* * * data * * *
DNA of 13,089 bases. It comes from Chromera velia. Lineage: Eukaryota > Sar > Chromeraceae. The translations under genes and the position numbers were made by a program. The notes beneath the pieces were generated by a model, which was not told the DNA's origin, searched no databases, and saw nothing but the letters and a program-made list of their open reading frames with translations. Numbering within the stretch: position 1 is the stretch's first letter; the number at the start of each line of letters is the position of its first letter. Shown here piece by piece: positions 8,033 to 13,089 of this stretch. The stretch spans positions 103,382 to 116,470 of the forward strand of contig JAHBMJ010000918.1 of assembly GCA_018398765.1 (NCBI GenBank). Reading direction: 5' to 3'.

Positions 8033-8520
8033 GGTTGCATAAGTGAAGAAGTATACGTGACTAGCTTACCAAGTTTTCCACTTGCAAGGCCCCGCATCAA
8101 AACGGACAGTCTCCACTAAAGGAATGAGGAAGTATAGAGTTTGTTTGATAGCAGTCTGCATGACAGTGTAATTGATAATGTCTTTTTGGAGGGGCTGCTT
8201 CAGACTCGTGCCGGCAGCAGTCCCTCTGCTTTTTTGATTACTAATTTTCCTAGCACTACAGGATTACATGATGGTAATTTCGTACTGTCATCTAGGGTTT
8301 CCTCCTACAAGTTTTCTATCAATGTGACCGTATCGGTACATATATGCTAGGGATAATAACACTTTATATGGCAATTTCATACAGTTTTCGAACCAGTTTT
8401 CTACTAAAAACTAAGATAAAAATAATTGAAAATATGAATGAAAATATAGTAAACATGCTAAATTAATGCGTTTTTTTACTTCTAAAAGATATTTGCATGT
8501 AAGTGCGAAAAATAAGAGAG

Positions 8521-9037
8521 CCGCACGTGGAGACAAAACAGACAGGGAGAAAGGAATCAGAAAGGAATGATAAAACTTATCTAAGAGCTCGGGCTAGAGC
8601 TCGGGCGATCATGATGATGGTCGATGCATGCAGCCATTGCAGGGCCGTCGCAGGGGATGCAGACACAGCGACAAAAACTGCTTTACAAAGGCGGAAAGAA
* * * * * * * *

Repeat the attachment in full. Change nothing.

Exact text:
DNA of 13,089 bases. It comes from Chromera velia. Lineage: Eukaryota > Sar > Chromeraceae. The translations under genes and the position numbers were made by a program. The notes beneath the pieces were generated by a model, which was not told the DNA's origin, searched no databases, and saw nothing but the letters and a program-made list of their open reading frames with translations. Numbering within the stretch: position 1 is the stretch's first letter; the number at the start of each line of letters is the position of its first letter. Shown here piece by piece: positions 8,033 to 13,089 of this stretch. The stretch spans positions 103,382 to 116,470 of the forward strand of contig JAHBMJ010000918.1 of assembly GCA_018398765.1 (NCBI GenBank). Reading direction: 5' to 3'.

Positions 8033-8520
8033 GGTTGCATAAGTGAAGAAGTATACGTGACTAGCTTACCAAGTTTTCCACTTGCAAGGCCCCGCATCAA
8101 AACGGACAGTCTCCACTAAAGGAATGAGGAAGTATAGAGTTTGTTTGATAGCAGTCTGCATGACAGTGTAATTGATAATGTCTTTTTGGAGGGGCTGCTT
8201 CAGACTCGTGCCGGCAGCAGTCCCTCTGCTTTTTTGATTACTAATTTTCCTAGCACTACAGGATTACATGATGGTAATTTCGTACTGTCATCTAGGGTTT
8301 CCTCCTACAAGTTTTCTATCAATGTGACCGTATCGGTACATATATGCTAGGGATAATAACACTTTATATGGCAATTTCATACAGTTTTCGAACCAGTTTT
8401 CTACTAAAAACTAAGATAAAAATAATTGAAAATATGAATGAAAATATAGTAAACATGCTAAATTAATGCGTTTTTTTACTTCTAAAAGATATTTGCATGT
8501 AAGTGCGAAAAATAAGAGAG

Positions 8521-9037
8521 CCGCACGTGGAGACAAAACAGACAGGGAGAAAGGAATCAGAAAGGAATGATAAAACTTATCTAAGAGCTCGGGCTAGAGC
8601 TCGGGCGATCATGATGATGGTCGATGCATGCAGCCATTGCAGGGCCGTCGCAGGGGATGCAGACACAGCGACAAAAACTGCTTTACAAAGGCGGAAAGAA